Schwab Market Update
Listen to the latest audio Schwab Market Update. Or listen and subscribe for free to the end-of-day Schwab Market Update podcast:
U.S. stocks ended the day higher, as the financials sector bounced back amid the recent choppiness in the markets. Meanwhile, uncertainty remained regarding whether the turmoil will impact the Fed's monetary policy decision on Wednesday. Banking stocks continued to be in focus, as UBS Group agreed to acquire Credit Suisse for a little over $3.0 billion, while the Fed and five other major central banks took action to increase the availability of liquidity for the financial system. Treasury yields were higher, and the U.S. dollar was lower, while crude oil and gold prices gained ground. Asia finished broadly lower, and markets in Europe were rose sharply, as investors around the world contend with the latest updates surrounding global banks.
The Dow Jones Industrial Average rose 383 points (1.2%) to 32,245, the S&P 500 Index advanced 35 points (0.9%) to 3,952, and the Nasdaq Composite advanced went up 45 points (0.4%) to 11,676. In moderate volume, 4.2 billion shares of NYSE-listed stocks were traded, and 4.8 billion shares changed hands on the Nasdaq. WTI crude oil gained $0.89 to $67.82 per barrel. Elsewhere, the gold spot price increased $10.70 to $1,984.20 per ounce, and the Dollar Index declined 0.4% to the downside to 103.33.
The banking sector remained in focus in the wake of last week's report that some of the nation’s largest banks have agreed upon a plan to deposit as much as $30 billion in an attempt, supported by the U.S. government, to stabilize First Republic Bank (FRC). The turmoil has fostered severe volatility in the markets and fueled concerns about contagion in the financial markets. Meanwhile, the Treasury Department, the Fed and Federal Deposit Insurance Corporation (FDIC) have enacted several measures to contain the issue.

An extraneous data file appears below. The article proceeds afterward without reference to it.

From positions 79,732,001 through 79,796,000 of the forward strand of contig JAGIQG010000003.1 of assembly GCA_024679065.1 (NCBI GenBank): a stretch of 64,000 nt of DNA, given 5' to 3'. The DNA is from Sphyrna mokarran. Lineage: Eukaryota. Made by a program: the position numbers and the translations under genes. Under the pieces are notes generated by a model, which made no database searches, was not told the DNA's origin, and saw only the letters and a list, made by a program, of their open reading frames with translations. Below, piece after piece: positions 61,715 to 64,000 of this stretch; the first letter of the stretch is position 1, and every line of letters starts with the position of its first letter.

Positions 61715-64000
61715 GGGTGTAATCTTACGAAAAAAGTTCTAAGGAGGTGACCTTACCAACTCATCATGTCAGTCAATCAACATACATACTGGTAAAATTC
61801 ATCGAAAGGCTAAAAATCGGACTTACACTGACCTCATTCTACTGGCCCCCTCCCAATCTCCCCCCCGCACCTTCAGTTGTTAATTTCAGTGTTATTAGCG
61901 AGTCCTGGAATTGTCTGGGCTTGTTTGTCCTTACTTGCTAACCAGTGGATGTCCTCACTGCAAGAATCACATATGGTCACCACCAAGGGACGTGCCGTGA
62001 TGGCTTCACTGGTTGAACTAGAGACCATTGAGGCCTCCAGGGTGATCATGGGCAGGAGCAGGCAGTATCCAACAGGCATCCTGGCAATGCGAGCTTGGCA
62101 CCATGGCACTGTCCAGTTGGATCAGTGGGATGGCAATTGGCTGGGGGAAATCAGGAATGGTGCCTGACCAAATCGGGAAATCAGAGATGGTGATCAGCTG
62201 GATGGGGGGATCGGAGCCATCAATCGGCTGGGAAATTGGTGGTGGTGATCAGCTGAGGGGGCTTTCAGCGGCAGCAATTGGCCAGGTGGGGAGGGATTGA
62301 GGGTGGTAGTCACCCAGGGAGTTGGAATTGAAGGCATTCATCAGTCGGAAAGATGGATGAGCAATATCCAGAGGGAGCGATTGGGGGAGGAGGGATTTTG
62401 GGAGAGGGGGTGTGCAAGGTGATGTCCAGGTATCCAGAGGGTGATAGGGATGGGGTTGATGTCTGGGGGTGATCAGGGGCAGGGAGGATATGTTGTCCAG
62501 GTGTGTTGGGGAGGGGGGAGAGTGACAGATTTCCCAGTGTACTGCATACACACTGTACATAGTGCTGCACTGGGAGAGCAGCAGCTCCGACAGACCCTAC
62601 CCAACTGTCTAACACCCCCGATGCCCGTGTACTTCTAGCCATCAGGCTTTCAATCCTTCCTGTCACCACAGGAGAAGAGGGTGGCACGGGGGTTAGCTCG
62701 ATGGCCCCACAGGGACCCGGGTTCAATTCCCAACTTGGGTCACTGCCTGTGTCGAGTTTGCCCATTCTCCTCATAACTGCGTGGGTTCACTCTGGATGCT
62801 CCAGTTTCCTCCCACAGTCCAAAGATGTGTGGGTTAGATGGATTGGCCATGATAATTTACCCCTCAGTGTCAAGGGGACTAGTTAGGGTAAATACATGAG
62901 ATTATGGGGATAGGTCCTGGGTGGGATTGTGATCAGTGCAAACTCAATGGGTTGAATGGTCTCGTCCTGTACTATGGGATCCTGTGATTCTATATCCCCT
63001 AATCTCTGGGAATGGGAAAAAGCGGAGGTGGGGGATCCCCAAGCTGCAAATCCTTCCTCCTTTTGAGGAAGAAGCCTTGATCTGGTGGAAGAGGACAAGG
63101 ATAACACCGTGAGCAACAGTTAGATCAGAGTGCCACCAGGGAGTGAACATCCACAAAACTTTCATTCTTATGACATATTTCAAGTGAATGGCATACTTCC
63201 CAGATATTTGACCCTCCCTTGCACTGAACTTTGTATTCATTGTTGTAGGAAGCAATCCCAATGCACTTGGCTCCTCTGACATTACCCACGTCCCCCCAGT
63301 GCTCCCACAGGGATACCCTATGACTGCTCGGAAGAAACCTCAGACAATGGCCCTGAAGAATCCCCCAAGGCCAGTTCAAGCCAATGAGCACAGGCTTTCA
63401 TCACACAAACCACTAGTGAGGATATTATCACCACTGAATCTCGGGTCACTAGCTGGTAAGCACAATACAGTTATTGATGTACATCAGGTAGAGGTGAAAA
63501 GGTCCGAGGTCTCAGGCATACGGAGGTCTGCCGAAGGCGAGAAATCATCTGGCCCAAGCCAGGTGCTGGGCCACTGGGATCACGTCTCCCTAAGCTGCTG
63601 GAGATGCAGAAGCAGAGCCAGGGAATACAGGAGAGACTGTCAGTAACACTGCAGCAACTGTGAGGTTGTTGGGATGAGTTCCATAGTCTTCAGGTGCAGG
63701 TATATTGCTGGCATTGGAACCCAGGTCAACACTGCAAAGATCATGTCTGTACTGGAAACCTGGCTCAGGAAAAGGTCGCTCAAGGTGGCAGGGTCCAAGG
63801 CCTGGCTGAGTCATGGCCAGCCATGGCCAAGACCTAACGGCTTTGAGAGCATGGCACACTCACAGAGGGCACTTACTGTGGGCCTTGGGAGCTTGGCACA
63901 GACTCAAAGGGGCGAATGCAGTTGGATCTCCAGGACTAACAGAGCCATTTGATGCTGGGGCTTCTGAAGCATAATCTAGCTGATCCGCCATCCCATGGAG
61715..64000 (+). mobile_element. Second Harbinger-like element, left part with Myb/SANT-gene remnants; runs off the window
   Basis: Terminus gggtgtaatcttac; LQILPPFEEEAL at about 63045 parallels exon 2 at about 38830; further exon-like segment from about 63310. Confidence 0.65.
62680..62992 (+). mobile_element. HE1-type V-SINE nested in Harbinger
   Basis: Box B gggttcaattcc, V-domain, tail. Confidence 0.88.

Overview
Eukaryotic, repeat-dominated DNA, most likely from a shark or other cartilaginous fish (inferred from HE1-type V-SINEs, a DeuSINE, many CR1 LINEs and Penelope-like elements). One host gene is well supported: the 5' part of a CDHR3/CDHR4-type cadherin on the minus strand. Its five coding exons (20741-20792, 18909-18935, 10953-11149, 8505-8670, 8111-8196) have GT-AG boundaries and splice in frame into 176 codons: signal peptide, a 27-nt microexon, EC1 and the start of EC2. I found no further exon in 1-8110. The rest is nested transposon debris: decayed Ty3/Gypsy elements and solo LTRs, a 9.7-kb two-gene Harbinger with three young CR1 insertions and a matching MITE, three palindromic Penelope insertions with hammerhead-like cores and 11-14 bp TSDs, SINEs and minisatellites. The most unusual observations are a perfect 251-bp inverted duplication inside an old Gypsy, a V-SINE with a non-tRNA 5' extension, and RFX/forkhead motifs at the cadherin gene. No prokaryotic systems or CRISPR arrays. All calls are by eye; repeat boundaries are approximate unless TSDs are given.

The turbulence originated in the U.S. banking sector after the failures of SVB Financial Group (SIVB), and crypto-related Silvergate Capital Corp. (SI), and the closure of Signature Bank (SBNY) this month. The anxiety made its way across the pond as Credit Suisse Group AG's (CS) top shareholder, the Saudi National Bank, said it will not provide more capital assistance. However, UBS Group AG (UBS $19) agreed to take over the Swiss lender for $3.2 billion. Meanwhile, a plethora of global central banks, including the Fed, have announced coordinated action to inject liquidity into the financial system by increasing the frequency of dollar swap operations to daily from weekly.
For a look at what our experts think about the recent stock market drop, read our latest Schwab Market Perspective: Ups and Downs, which discusses how market surprises have forced investors—and the Federal Reserve—to re-evaluate yet again. Also, Schwab's Chief Fixed Income Strategist Kathy Jones offers her latest article, Bank Turmoil: What Does It Mean for Fed Policy? Kathy notes that the situation may relieve some pressure on the Federal Reserve, possibly leading to a pause or slowing in its current rate-hike cycle. You can follow Kathy on Twitter @KathyJones.
Schwab’s Chief Investment Strategist Liz Ann Sonders notes in her latest article, Caveat Emptor: Important Market Shifts Underway, how given the topsy-turvy nature of the market thus far in 2023, it remains crucial for investors to know what they are buying—especially as it relates to growth, value, and quality. You can follow Liz Ann on Twitter: @LizAnnSonders.
Read all our market commentary on our Insights & Education page, and you can follow us on Twitter at @SchwabResearch.
Treasury yields higher, Fed decision set for this week
Treasury rates were rising, as the yield on the 2-year note was up 14 basis points (bps) to 3.96%, while the yields on the 10-year note and the 30-year bond gained 10 bps to 3.49% and 3.68%, respectively.
Bond yields are rebounding somewhat after seeing pressure recently as the markets wrestle with uncertainty regarding if the Fed may change its tightening campaign a bit sooner than expected in the wake of the recent turbulence in the banking sector.
Schwab's Kathy Jones notes in her article, How to Prepare for Landing, how a "soft landing," with declining inflation but positive growth, would be ideal. However, she points out that turbulence appears likely. Kathy offers insight on how to handle it.